Virtual reality’s biggest enemy is bad virtual reality, says Oculus founder
Palmer Luckey can hardly take a step without being stopped for pictures, questions or just friendly handshakes. I’m not surprised; we’re at the Silicon Valley Virtual Reality Expo, and Luckey just closed a speculative panel on the future of VR. Here, he’s a celebrity, and with good reason — the Expo floor is littered with Oculus headgear, almost without competition. As we make our way to a more quiet area, Luckey tells me that his hardware isn’t enough. “What we have that’s impressing all these hardcore gamers and technology enthusiasts isn’t good enough to be a consumer product.”
“People don’t have experience with this technology,” he explains further. “When it arrives, it has to be good.” Nothing’s a sure thing, Luckey tells us, and a poor consumer launch could spoil the milk. “I think really bad VR is the only thing that can kill off VR. That’s why we’ve been so careful to say that ‘these are devkits, do not buy, do not buy!’” Luckey quickly corrects himself, saying that he doesn’t think that the Oculus DK2 couldn’t be a consumer product; he just wants VR to hit the consumer space with its best foot forward. It’s part of the reason Oculus decided to join Facebook.
“It lets us make the first version really, really good, and use a lot of custom components that wouldn’t have been possible otherwise.” Without Facebook, he continued, Oculus might have been forced to release more expensive iterative headsets to fund the envisioned consumer model. “Maybe it doesn’t sell and we actually hurt the VR market overall because it wasn’t good enough.” Luckey is relieved its a scenario he didn’t have to live. “This [Facebook] lets us have as good of a shot as we’re ever going to have at making consumers believe in virtual reality.”
Staving off the danger of “bad VR” also makes Luckey reluctant to push for virtual reality hardware standards — it might stifle innovation. “If you talk to people who are actually doing things that are very novel and different from what we’re doing, most of them are not very pro-standard,” he explains. “The standard is going to end up being defined by whoever sells the most headsets, and it would not be a good thing for them if the standard is games that don’t include motion control, or games that require a very high field of view or that absolutely require position tracking.” It wouldn’t help Oculus much either. “If we were to lock into a standard now, what happens when we want to make big changes that vastly improve the performance of our device and requires a complete retooling of the SDK?” The hardware isn’t good enough to set a standard, he says, just like it isn’t good enough for consumers yet. Still, he admits that it’s good time to start thinking about what those standards might be. Eventually, the industry is going to need them.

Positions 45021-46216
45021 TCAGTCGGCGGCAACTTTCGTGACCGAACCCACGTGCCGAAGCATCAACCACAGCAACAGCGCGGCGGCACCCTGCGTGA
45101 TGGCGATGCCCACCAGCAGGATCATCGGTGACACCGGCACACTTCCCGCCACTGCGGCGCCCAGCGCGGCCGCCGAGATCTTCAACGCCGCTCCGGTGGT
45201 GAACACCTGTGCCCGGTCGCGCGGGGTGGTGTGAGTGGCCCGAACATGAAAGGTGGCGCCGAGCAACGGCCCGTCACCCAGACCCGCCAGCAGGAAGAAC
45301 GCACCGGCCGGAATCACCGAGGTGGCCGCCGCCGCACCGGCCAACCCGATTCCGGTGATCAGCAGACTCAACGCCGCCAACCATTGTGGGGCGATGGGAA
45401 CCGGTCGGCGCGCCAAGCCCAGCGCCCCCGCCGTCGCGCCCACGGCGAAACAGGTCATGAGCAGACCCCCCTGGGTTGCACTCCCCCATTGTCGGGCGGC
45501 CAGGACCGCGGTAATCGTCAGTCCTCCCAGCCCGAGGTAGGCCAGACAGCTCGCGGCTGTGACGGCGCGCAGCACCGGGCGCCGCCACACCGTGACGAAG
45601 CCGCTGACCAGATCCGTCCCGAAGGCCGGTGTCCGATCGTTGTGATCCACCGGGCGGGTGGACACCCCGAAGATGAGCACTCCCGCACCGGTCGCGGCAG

In the meantime, Luckey is thinking about the Rift’s retail launch — if consumers are going to believe in VR, they need to have good experiences. That means games. “The biggest public challenge is going to be software. We’ve been talking a lot about how the Facebook deal gives confidence to content makers of all kinds, but people shouldn’t take that to mean there’s going to be this slam dunk of AAA content that’s going to be available at launch. It doesn’t mean that. Content takes a long time.” While Luckey says he expects a healthy pipeline of innovative software, he admits that making good games in VR is difficult. The platform’s first big hit might not be there at launch.
Before SVVR ended, I caught up with Sony’s Richard Marks — the man behind Project Morpheus. He too had his concerns about bad software hurting VR adoption. “There’s no AAA title yet,” he said “Most of the world asks ‘when will Call of Duty be on VR,’ but that’s not the right answer.” Hopefully, the VR community will figure out what is the right answer soon.